Remember, there are sinful, insulated, unfriendly, unbiblical and inward-focused big churches, too. But their size has nothing to do with their sin, either.
Yes, Big Churches Get Insulted Too – And It’s Just As Wrong
If you think I’m being over-sensitive, or that I’m forgetting all the insults that are hurled at big churches, I’m not.
I actually spoke out against those who insult big churches long before I spoke out against those who insult Small Churches. It was the subject of one of my first blog posts, Hi, I’m Karl and I’m NOT a Megachurch Basher.
So no, Small Churches aren’t overly sensitive. And we don’t need anyone’s pity. But we need to stop accepting these insults as business-as-usual. Our silence helps no one.
Church Growth Is Not Optional
The church growth movement has brought some great blessings to the body of Christ. Their emphasis on the Great Commission is a constant reminder to be less selfish and more outward-focused.
Church growth is a good thing. An important thing. An essential thing.
People need Jesus. When they come to Jesus, they need to join a church. That means the church will grow if it is healthy. It must grow if it is to be faithful to Jesus’ commands. The church growth movement has elevated that non-optional part of the gospel.
So any church that settles for “this is all we have and all we need” isn’t just settling, they’re sinning.
But church growth doesn’t mean that every church will experience numerical increase. And it doesn’t give anyone the right to insult Small Churches for not experiencing that numerical growth.
Here’s An Alternative
I want the church to grow. I want my church to grow. Every hard-working, passionate, prayerful Small Church pastor I know wants that, too.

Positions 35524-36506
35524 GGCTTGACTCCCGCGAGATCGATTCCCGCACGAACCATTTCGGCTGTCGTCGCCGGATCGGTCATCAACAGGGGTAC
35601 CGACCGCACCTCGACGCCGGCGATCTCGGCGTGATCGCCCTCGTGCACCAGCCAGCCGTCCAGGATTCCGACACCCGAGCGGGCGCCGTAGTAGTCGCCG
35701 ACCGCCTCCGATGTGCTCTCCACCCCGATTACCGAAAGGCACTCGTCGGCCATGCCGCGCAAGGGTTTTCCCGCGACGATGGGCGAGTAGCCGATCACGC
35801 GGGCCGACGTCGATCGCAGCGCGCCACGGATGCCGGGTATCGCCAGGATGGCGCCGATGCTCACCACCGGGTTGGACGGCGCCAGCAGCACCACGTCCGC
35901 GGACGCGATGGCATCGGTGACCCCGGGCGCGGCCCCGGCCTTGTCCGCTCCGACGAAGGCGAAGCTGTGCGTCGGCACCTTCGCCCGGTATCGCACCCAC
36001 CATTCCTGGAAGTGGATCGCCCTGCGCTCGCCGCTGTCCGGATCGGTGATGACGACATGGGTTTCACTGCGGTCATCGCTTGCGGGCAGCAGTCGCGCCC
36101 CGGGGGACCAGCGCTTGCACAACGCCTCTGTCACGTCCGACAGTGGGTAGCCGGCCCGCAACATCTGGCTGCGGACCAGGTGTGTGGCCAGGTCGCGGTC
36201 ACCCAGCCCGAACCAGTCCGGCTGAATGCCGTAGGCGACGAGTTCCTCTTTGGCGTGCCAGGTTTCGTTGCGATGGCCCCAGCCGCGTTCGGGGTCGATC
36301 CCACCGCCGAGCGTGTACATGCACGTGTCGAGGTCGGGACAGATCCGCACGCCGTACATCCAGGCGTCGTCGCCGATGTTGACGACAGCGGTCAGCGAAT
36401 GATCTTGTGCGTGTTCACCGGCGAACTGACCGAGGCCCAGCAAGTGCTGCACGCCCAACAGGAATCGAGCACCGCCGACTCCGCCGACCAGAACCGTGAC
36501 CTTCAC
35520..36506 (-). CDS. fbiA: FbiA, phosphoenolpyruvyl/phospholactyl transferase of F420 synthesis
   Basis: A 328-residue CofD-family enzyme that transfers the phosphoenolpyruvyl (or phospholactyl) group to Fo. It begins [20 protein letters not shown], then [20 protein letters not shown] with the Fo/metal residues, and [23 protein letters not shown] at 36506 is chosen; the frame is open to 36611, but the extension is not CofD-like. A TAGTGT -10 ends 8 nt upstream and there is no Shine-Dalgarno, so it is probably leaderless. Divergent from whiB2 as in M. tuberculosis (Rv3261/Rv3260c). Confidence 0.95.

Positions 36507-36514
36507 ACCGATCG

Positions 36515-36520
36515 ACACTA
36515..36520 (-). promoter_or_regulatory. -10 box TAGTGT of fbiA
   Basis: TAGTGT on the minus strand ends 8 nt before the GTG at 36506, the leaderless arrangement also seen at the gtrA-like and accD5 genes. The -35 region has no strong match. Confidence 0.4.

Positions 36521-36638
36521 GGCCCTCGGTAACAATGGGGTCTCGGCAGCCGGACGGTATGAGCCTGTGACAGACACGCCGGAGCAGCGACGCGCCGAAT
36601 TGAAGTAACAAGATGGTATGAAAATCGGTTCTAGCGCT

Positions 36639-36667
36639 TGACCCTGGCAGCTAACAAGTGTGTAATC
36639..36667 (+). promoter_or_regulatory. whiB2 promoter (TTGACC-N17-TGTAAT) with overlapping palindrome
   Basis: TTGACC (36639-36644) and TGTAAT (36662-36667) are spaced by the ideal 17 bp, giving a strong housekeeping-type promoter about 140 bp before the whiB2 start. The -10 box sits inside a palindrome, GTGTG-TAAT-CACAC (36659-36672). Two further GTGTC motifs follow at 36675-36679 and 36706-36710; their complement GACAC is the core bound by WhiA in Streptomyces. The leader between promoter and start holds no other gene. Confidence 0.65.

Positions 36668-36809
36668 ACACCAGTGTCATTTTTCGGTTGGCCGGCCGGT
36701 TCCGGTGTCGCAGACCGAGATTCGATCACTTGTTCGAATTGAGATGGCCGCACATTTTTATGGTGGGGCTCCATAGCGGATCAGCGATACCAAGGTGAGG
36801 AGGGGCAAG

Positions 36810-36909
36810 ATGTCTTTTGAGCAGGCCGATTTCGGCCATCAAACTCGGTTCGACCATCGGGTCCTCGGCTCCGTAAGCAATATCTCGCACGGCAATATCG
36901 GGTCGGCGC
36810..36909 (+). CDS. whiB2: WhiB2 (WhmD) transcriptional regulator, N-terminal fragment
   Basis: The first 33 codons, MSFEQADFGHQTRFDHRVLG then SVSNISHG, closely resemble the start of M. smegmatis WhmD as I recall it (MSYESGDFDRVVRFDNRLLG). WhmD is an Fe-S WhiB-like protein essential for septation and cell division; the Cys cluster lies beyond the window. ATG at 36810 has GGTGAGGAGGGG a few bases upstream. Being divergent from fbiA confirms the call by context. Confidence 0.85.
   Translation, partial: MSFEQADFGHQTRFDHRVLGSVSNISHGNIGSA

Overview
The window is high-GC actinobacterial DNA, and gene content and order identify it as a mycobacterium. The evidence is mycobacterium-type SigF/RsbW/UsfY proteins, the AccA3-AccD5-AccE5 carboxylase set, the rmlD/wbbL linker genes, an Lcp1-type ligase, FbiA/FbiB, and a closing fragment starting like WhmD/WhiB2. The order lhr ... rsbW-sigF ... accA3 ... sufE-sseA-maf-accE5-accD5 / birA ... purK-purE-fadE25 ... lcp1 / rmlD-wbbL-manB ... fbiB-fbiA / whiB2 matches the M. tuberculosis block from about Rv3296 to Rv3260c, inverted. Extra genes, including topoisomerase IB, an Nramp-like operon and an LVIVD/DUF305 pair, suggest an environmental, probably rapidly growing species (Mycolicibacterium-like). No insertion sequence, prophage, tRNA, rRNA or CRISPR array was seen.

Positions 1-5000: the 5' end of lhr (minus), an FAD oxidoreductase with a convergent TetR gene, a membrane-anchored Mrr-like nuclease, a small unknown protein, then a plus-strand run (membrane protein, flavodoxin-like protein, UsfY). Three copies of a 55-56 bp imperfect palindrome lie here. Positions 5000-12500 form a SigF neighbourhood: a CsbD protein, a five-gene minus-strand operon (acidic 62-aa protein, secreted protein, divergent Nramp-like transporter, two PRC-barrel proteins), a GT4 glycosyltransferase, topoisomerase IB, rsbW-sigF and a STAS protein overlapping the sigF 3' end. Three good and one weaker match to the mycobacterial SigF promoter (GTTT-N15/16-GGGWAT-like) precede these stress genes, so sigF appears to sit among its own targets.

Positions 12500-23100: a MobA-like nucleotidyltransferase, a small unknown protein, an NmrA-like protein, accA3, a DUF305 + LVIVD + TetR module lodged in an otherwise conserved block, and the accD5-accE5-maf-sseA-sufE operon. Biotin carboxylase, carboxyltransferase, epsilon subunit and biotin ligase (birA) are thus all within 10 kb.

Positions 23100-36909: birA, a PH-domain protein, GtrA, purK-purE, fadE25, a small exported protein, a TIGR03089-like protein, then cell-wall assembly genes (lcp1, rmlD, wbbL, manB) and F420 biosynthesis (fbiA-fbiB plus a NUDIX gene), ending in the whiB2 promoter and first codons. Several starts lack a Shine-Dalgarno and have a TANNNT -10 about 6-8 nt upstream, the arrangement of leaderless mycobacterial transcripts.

But constantly being told in blog posts, books and seminars that our churches are small because we’re stupid, lazy and sinful doesn’t encourage us, it discourages, sometimes disables us. And it’s caused a lot of good, faithful pastors to give up on ministry entirely.
We know our churches are small. And we’ve tried to get bigger.
- Don’t criticize us. Encourage us.
- Don’t insult us. Support us.
- Don’t insist we get bigger. Help us get healthy.
Let’s start with a moratorium on lists about what were doing wrong. I wrote about why this matters in a post entitled, Please Stop Writing “Here’s Why Your Church Isn’t Growing” Lists – They Don’t Help. How about writing a bunch of “Let’s Encourage and Help Our Small Churches Get Strong and Healthy” articles, instead?
If you’re a church leader, there’s no way for me to describe to you how a series of articles and talks with that change of focus would bless thousands of hurting Small Churches and their leaders. You could literally save people’s ministries. I know because, even with my very limited reach, I’ve heard dozens of such testimonies back from pastors based on what I’ve written on this blog and in my book, The Grasshopper Myth.
We’re In This Together
Please don’t think we’re just asking for your help. The blessing should never flow just one way. We want to learn all we can from you. But I think you’d be surprised at what you can learn from us, too.
Small Churches and their leaders are the church’s boots-on-the-ground in communities around the world. If we worked together and combined your resources and wisdom with Small Church relationships and access, only God himself knows what could be accomplished.
But let me warn you, reaching out to Small Church pastors with a message of hope and help won’t be easy. There are a lot of broken bridges and damaged trust. The wounds are deep.
It starts by refusing to use “small church” as an insult and a term of derision. Only then will we have a fighting chance to see Small Churches as the asset and blessing that they are.
So what do you think? Do you have any ideas helping the body of Christ heal these wounds?
We want to hear from you. Yes, you!